Board Chairman Daniel Elliott III said the discrepancies were a "troublesome failure by CN to be entirely forthcoming. When carriers believe they can decide what information to reveal and what to conceal, it undermines the integrity of the entire process."
The board did not take action but Commissioner Charles Nottingham suggested that the board should extend the oversight period of CN by a year.
"At the least I feel like we've lost a year of doing the kind of robust oversight that I envisioned when we started this project," Nottingham said.
CN special advisor Gordon Trafton was apologetic about the miscommunication and said CN officials believed they were only required to report instances where crossings were blocked for 10 minutes or longer due to stopped trains.
"We believed we were meeting the board's reporting requirements," Trafton said.
Elliott said federal board staff had expressed to CN officials throughout the process that they were interested in monitoring all crossing blockages of 10 or more minutes, including those that were caused by slow-moving trains.
U.S. Rep. Melissa Bean, D-8th, of Barrington, attended the hearing and blasted CN for its "pattern of disregard for our laws and indifference toward our communities. For communication to work, there has to be trust. Sadly, so far CN's promises to work with communities in good faith and keep their commitments have proven false."
Karen Darch, Barrington village president and co-chair of The Regional Answer to Canadian National (TRAC) coalition, traveled to Washington, D.C. to attend the hearing.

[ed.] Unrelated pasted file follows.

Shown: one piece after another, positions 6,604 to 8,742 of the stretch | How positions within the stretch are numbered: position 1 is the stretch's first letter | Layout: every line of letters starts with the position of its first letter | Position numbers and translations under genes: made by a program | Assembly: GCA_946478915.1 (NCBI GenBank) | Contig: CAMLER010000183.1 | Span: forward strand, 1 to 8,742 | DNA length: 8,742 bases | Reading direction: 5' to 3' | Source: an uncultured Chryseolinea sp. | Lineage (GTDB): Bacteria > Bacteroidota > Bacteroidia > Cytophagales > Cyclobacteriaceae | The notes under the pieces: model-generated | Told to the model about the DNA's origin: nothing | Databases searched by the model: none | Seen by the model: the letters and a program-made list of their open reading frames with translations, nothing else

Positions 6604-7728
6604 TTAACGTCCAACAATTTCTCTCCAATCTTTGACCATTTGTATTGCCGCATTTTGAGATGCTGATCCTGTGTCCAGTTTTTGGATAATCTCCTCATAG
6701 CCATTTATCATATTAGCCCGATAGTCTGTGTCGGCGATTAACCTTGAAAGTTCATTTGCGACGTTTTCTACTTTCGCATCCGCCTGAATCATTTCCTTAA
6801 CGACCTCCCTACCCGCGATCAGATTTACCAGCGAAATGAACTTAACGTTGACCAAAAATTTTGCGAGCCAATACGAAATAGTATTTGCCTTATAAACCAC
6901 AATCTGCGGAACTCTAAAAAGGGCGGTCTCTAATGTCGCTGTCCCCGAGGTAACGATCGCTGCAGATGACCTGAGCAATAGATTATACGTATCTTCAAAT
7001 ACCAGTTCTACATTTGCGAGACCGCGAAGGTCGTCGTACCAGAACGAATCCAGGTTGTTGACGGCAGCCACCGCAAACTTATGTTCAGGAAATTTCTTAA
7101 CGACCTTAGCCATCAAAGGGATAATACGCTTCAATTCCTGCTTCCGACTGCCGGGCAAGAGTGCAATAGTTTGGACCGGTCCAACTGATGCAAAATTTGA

"It was encouraging in that the efforts that TRAC and the citizens have made by submitting comments was acknowledged," she said.
Last November the coalition petitioned the federal board to conduct an independent audit of CN's reporting of blocked crossings. The federal board assigned the task to HDR, Inc., which discovered that many of the crossings were outfitted with devices that automatically collect data about the length of time the crossing gates have been down. The company used this equipment to discover the 1,400-plus blockages of 10 minutes or longer.
Trafton said CN did not discover this equipment until April 2009 and, at the time, were not familiar enough with its capabilities to use it in the reports to the federal board.
"Throughout the middle of the year we were still, if you will, trying to understand the data and what some of the limitations are," Trafton said.
He said CN's failure to alert the federal board that the equipment existed was not an intentional omission.
The federal board commissioners were not convinced.
"If we hadn't done this oversight, I hazard to guess how many more months or years would have drifted by where we would have been oblivious to the existence of this very real and meaningful data," Nottingham said.
The federal board could make a ruling on extending the oversight period or other ramifications for CN by early June.